Metanorma: Aequitate Verum

Styling Microsoft Word output

  • There is no quick way of doing this.

  • Everything you can do in Word, you can do in Word HTML. Save Word documents as Word HTML to see how.

  • Clone the metanorma-generic gem:

  • Edit the word_generic_titlepage.html and word_generic_intro.html pages to match your organization’s branding. With lots of iterations of saving Word documents as HTML, for trial and error.

    • Leave the Liquid Template instructions alone ({{, {%) unless you know what you’re doing with them: they are how the pages are populated with metadata.

  • Edit the default_fonts() method in your IsoDoc::…​::WordConvert class, to match your desired fonts.

  • Edit the default_file_locations() method in your IsoDoc::…​::WordConvert class, to match your desired stylesheets and file templates.

  • Edit the wordstyle.css and generic.css stylesheets to match your organization’s branding. With lots of iterations of saving Word documents as HTML, for trial and error.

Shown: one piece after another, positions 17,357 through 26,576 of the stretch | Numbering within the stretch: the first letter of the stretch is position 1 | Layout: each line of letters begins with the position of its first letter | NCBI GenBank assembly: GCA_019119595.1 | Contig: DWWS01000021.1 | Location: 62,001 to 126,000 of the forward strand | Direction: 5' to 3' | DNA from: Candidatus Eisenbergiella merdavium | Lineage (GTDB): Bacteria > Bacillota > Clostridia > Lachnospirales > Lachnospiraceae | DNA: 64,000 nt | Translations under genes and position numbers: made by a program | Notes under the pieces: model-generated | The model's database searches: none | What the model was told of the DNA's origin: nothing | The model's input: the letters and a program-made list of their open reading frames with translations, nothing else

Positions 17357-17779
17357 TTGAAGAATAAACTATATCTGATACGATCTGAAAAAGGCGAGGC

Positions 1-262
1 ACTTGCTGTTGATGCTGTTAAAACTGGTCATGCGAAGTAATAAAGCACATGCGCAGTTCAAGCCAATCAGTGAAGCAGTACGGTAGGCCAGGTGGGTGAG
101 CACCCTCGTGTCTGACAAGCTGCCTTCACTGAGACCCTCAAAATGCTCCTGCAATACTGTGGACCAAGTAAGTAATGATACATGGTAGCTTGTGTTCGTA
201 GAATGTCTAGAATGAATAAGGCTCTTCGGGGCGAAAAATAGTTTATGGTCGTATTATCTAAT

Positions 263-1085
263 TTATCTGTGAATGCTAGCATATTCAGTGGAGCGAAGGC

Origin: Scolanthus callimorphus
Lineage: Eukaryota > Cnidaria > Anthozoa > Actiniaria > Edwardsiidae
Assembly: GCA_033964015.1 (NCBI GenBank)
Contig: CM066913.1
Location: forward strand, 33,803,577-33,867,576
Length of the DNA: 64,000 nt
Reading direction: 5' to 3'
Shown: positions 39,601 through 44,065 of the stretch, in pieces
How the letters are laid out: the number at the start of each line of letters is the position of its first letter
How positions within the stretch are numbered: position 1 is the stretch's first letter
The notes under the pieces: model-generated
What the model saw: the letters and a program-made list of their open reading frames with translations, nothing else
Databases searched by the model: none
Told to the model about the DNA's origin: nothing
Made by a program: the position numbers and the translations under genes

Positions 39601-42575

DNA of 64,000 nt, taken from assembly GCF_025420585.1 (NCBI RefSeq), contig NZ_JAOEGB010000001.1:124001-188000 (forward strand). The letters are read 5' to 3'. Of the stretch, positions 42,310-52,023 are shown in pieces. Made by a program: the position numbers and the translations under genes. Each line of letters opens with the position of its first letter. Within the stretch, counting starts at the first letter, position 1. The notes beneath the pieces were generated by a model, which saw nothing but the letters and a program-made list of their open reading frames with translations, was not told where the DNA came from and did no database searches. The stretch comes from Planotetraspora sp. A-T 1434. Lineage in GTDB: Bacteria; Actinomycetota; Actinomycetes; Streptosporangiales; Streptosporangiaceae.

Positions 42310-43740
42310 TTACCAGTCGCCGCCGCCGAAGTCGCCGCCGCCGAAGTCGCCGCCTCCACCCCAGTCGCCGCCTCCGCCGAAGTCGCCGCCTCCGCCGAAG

Word output in the document toolset is generated through Word HTML, the variant of HTML that you get when you save a Word document as HTML. (That is why documents are saved in .doc, not .docx.) This has the advantage over OOXML, the native markup of DOCX, of using a well-known markup language, with a low barrier to entry: if you want to work out how to do something in Word HTML, do it in Word, save the document as HTML, and open up the HTML in a text editor. (For more on the choice of using Word HTML, see

However Word HTML is not quite the HTML you are used to: it is a restricted, syntactically idiosyncratic variant of HTML 4, with a non-standard and weakened form of CSS. Doing any styling in Word HTML involves lots of trial and error, and paying close attention to how Word HTML does things in its CSS. We have documented a few of the clearer gotchas in

It’s still better than learning OOXML.